Somebody's Mom

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As I shared recently, my publisher, Ave Maria Press, has decided to create new editions of my first two books. The Handbook for Catholic Moms: Nurturing Your Heart, Mind, Body, and Soul and A Book of Saints for Catholic Moms: 52 Companions for Your Heart, Mind, Body, and Soul are now available in new, updated editions. Every month, we’ll take time here to look more deeply into a chapter from each of the books and provide additional thoughts and resources.

Handbook for Catholic Moms

Chapter 2: Somebody’s Mom: A Mother’s Relationship with Her Children

To be honest, I have procrastinated on writing this particular reflection. This week, when I contemplated the reasons for my hesitation, it didn’t take too much introspection to recognize that I didn’t want to take on this topic because my current relationship with my own mother is so fraught with challenges and drama. Writing on motherhood is enjoyable when all is going well. But let’s be honest: often, mothering is made up of hard stuff, smelly stuff, and seemingly impossible stuff. Just ask Mary!

When I wrote The Handbook for Catholic Moms, my own children were living in our home, and life felt complex but under control. Both boys were becoming increasingly independent. This allowed me time to begin to focus on how my life would evolve in that new phase of my life with them. In the chapter “Somebody’s Mom,” I shared some of the roles that I play in my boys’ lives: their prayer warrior, their bad guy, and their builder. Back then, I saw as my primary duties to them the need to lift them up in faith, to keep them from falling into harm, and to help them accomplish their dreams while becoming the men God called them to be.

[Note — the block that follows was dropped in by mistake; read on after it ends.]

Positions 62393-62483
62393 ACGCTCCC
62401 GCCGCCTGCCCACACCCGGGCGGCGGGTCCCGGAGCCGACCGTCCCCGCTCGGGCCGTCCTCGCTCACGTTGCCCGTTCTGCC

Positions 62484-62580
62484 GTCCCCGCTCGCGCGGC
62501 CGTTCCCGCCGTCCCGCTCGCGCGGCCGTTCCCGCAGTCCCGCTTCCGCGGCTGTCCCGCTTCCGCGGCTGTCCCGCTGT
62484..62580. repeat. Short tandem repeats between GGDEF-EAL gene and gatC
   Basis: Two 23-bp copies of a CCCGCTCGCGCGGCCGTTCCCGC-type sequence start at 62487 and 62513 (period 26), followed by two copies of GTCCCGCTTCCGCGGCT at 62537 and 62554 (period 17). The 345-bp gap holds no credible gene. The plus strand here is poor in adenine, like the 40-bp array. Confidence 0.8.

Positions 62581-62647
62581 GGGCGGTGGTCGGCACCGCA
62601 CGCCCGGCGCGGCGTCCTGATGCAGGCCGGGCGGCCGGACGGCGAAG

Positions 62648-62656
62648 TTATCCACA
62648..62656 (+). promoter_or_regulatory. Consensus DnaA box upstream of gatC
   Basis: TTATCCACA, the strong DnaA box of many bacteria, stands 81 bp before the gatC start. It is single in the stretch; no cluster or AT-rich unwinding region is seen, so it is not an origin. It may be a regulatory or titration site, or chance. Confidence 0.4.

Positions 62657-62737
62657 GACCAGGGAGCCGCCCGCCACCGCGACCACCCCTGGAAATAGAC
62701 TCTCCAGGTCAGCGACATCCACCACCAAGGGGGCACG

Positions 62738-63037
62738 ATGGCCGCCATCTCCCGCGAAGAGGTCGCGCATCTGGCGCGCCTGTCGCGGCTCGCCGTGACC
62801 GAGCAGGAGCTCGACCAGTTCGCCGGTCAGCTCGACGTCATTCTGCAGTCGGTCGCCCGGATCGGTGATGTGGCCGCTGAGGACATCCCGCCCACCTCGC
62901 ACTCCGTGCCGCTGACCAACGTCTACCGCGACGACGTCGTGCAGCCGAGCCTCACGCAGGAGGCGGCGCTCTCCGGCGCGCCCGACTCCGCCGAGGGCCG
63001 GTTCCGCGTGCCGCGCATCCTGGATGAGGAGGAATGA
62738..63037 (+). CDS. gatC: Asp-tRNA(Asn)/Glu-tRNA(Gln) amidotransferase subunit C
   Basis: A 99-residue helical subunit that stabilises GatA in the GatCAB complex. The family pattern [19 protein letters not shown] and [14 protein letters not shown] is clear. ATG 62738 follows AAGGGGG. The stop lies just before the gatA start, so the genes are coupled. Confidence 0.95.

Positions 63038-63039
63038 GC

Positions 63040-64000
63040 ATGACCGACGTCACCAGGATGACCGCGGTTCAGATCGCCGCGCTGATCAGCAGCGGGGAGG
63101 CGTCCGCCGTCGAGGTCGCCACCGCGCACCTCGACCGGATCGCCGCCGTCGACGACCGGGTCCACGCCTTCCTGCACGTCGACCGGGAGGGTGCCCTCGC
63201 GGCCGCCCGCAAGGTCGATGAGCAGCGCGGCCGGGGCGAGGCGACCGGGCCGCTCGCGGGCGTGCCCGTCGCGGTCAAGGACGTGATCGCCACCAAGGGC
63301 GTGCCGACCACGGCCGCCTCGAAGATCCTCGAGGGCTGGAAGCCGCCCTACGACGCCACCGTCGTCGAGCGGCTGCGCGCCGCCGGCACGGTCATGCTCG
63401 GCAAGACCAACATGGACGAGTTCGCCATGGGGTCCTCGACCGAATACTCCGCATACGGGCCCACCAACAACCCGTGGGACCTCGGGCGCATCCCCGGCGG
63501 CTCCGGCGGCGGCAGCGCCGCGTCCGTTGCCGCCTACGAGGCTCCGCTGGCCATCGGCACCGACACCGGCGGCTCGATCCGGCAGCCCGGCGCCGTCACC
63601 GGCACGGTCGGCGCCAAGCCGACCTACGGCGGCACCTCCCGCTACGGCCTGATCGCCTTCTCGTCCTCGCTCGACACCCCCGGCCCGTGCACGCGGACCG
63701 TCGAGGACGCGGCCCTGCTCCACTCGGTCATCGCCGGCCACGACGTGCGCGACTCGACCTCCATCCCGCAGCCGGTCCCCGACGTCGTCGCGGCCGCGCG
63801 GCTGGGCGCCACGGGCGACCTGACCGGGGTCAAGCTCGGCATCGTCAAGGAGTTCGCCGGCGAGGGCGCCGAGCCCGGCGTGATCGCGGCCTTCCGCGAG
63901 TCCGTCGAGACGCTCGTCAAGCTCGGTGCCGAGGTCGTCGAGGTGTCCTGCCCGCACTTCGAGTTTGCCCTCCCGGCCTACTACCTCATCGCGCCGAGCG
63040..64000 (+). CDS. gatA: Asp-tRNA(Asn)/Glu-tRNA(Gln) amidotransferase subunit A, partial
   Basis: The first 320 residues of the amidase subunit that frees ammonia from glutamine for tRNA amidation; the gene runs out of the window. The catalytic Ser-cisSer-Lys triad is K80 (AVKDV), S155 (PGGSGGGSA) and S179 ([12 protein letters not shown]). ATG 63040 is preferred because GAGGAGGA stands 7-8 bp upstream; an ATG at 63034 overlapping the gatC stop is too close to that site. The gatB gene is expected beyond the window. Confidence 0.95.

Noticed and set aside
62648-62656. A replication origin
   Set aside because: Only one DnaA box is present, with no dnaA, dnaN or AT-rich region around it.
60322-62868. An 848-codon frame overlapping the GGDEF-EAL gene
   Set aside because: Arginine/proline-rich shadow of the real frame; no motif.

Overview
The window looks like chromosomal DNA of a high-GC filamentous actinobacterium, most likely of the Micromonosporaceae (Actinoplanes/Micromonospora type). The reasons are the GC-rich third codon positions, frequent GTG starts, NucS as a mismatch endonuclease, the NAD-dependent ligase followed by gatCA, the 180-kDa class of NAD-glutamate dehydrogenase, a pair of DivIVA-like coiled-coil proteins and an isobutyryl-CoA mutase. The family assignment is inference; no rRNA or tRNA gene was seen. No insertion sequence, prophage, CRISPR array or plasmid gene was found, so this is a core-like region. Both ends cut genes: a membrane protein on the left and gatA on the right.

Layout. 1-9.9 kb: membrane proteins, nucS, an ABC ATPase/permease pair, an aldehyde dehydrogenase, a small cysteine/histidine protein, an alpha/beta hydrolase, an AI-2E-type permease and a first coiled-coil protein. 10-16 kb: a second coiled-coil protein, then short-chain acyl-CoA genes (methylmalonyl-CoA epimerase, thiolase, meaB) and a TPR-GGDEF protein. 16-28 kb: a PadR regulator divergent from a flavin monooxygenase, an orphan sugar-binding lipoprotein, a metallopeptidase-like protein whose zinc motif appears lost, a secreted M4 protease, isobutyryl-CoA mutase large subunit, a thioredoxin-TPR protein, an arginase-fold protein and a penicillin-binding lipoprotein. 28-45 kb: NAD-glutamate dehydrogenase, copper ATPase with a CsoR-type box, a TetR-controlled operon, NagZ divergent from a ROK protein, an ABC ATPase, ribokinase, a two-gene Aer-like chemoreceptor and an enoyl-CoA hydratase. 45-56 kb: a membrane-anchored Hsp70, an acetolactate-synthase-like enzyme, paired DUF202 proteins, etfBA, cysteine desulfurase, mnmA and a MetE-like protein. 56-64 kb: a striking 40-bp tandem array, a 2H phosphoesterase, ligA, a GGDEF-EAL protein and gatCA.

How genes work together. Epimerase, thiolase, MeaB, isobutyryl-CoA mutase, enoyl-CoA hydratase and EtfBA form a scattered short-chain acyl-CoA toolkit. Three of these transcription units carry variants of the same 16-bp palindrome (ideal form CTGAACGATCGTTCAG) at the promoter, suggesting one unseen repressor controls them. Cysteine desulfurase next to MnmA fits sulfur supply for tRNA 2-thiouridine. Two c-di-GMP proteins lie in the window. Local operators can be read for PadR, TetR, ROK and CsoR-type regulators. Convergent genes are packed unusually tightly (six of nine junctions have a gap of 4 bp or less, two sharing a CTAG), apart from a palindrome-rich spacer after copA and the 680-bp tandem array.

It’s interesting to me that now, even as they are young men with their own independent lives, my greatest desire as their mom is still to fulfill those same priorities. Daily, my boys remain in my prayers. I try my best to help them navigate the complicated waters of life’s ethics and morals. I strive to help them excel at their chosen vocations, supporting them but also nudging them as my own mother has always done with me.

I learned how to parent not from reading books, but from my mother and my grandmothers. Even now, as a woman who is old enough to be a grandmother (but isn’t yet!), I still look to Mom as my role model. But that relationship has been complicated in recent years by Mom’s health challenges, which have left her battling Parkinson’s disease and mental health struggles. The last year has been a series of trials for her that has tested all of us in ways I couldn’t have imagined. She is still my mother, but now — increasingly — Mom is childlike and needy. So now, for Mom, I am a prayer warrior too. She and Daddy top my list most days. Yet all the while, even in the midst of facing her own demons, I know Mom still prays for me every day.